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And So It Begins

How I went from writing JUGGS to juggling writing at TASCHEN

Dian Hanson in her office at Leg Show magazine, 1991, from the film Crumb, by Terry Zwigoff.
Dian Hanson in her office at Leg Show magazine, 1991, from the film Crumb, by Terry Zwigoff.
By Dian Hanson

It started with a phone call in 1994. As editor of Leg Show, JUGGS and Bust Out! magazines I took many calls a day, but this was definitely different. A crisply accented female voice said, “Mr. Benedikt Taschen will be coming to New York on (date long since forgotten). You will arrange a restaurant to meet for dinner and call me back with the details.” What? TASCHEN was not well known in the U.S. at that time, but two of my Leg Show photographers had mentioned working with this German publisher, and there’d been a call from Elmer Batters just a couple weeks earlier.

“This Taschen says he wants to make a book of my stuff,” I paraphrase. “Says he thinks I’m a great photographer and he’ll make me world famous. Guy like me has heard that before.” I told him from all I knew TASCHEN was a legitimate publisher. “If you think it’s OK, I’ll go ahead then, but I sure don’t want to be tricked again.” Poor Elmer. At 75 any excitement sent his heart racing, but the idea of his leg art in a book, a real book, with a hard cover, was an ancient flame easily rekindled.

Still, I was surprised and intimidated by the call. Despite 18 years of editing sex magazines I remained somewhat introverted, as anxious as excited by any supposedly fun thing. I spoke to one of the photographers who’d had dealings with Benedikt. She said he was a bored, jaded man, and I’d better come up with something extreme to entertain him.
Great.

But it so happened there was a new restaurant in New York called Lucky Cheng’s, staffed entirely by cute drag queens who interacted with the diners and danced on the tables. I made a reservation.

A drag performer at Lucky Cheng’s restaurant, Manhattan, 1999. Photo by Michel Setboun/ Corbis Historical.
A drag performer at Lucky Cheng’s restaurant, Manhattan, 1999. Photo by Michel Setboun/ Corbis Historical.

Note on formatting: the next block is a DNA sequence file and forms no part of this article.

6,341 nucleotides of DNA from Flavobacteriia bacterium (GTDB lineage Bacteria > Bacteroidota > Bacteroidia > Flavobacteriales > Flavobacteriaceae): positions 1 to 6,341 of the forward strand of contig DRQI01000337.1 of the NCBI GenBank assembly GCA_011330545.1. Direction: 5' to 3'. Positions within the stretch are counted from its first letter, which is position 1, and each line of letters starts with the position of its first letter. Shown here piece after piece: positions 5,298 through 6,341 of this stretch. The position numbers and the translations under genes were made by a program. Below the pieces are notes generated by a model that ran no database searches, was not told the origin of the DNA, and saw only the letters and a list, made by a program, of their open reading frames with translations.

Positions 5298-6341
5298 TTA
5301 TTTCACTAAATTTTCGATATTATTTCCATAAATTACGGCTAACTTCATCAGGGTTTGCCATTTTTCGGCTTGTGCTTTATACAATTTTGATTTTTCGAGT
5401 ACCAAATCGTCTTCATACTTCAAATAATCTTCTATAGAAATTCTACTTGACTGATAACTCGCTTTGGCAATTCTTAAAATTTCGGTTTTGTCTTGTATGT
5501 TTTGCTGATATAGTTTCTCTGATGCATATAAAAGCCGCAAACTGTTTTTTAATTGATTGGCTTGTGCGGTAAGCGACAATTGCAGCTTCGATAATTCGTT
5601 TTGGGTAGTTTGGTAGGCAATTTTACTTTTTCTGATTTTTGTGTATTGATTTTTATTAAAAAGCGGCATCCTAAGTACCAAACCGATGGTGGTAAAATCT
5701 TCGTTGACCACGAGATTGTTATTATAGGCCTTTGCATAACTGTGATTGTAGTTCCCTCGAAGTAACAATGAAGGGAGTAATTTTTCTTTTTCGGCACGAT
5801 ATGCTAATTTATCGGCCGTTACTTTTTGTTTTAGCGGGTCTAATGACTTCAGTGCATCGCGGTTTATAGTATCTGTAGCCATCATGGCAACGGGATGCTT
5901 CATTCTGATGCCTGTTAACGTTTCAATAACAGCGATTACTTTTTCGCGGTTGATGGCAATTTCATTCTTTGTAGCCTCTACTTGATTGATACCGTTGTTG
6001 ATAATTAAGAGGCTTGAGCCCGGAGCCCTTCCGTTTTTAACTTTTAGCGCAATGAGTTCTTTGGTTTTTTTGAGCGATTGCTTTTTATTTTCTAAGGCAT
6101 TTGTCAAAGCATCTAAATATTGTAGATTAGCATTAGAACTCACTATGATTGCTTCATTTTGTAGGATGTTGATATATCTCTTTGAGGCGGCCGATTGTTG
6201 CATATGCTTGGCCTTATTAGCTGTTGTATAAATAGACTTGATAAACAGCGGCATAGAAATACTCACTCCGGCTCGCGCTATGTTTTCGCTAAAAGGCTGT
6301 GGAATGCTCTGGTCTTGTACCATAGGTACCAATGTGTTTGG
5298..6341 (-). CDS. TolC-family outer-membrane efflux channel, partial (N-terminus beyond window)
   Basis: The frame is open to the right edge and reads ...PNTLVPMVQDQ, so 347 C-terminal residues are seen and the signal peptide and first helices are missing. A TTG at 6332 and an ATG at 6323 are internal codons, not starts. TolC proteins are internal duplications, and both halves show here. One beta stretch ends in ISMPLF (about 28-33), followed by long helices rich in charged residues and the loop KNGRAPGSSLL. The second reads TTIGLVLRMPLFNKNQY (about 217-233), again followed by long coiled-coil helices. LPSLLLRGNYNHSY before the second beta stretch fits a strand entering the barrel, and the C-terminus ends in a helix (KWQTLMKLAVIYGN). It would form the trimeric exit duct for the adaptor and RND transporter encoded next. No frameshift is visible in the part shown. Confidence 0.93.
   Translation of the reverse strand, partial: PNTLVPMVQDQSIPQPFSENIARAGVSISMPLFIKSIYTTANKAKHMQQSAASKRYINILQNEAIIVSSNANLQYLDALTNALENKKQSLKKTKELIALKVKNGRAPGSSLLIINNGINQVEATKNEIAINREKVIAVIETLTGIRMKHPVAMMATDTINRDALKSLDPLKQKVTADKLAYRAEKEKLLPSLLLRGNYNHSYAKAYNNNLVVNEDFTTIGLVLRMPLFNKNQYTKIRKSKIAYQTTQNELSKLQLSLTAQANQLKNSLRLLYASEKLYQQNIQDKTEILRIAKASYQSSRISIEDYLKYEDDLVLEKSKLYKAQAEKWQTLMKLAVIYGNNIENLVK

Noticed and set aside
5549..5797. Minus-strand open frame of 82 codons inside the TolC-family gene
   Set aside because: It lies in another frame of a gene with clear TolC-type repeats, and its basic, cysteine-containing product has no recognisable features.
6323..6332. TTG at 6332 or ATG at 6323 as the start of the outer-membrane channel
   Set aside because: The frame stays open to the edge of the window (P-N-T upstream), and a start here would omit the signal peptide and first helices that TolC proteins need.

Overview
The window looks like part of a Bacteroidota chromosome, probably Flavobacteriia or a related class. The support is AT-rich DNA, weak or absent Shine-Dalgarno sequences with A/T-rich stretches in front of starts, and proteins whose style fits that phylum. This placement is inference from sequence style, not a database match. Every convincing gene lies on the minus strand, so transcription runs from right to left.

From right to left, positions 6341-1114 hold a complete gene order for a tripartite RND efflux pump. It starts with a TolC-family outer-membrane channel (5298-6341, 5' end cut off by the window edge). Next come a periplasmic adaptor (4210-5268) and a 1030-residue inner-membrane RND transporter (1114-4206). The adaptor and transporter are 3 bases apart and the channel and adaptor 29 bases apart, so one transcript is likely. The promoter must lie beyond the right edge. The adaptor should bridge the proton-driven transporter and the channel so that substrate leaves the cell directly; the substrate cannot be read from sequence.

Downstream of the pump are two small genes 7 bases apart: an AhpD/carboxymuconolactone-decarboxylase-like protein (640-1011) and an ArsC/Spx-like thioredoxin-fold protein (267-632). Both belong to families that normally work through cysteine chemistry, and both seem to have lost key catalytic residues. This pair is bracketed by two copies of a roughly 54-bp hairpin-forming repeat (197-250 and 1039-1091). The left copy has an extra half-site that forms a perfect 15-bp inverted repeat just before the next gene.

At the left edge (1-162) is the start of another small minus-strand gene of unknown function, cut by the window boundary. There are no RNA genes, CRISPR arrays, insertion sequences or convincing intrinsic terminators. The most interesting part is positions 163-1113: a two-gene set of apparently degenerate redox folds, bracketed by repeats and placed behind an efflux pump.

I arrived early and it was chaos. The ladies were not just dancing on the tables, they were leaping from one to another like spike heeled gazelles. The atmosphere was frat house gone wild, which is to say frat house. When Benedikt was escorted to the table my first thought was, “He’s so young!” Like most I’d assumed the head of an international publishing company would be old, or at least older than me, but here was a young man, impeccably dressed in silk and cashmere.

Benedikt Taschen and Elmer Batters, San Pedro, California, 1995. Photo © Eric Kroll
Benedikt Taschen and Elmer Batters, San Pedro, California, 1995. Photo © Eric Kroll


Who knows what we ate? Something mediocre, with sticky cocktails, as the food was not the point at Lucky Cheng’s. We tried to talk over the noise. Benedikt seemed distracted and I feared I’d chosen a venue insufficiently kinky to hold his interest. He dropped a handful of tiny books on the table, about three-by-three inches (7.62 cm square), just an idea, one more way to play with the ancient form of books. When he went to the restroom a couple at the next table asked to see the little books, then asked to keep them, intrigued by the novelty and sexual content. New TASCHEN fans born in an instant.

We finally finished, having hardly spoken. We were both tense, uncertain, and Benedikt asked, “Is there another place nearby? Somewhere to have a beer and smoke a cigar?” At that time Lucky Cheng’s was in the East Village (it’s since relocated to Times Square) so we wandered up seedy 1st Avenue, where Benedikt spied a tiny Mexican restaurant with a single sidewalk table. We sat, ordered beers, he lit his cigar and at last relaxed. We discussed his vision of limitless print possibility, reimagining the staid world of publishing, the pleasure of good fabrics, and family. I realized what my photographer had taken for debauchery was youthful shyness. We ended the evening agreeing to meet for more meals, and so we did, until I joined the company in November 2001. In time I stopped suggesting ludicrous restaurants, but he never stopped showing up in wonderful clothes.
And Elmer’s dream of a real book and worldwide recognition came true in 1995.

Do you have comments or questions? Email Dian at askdian@taschen.com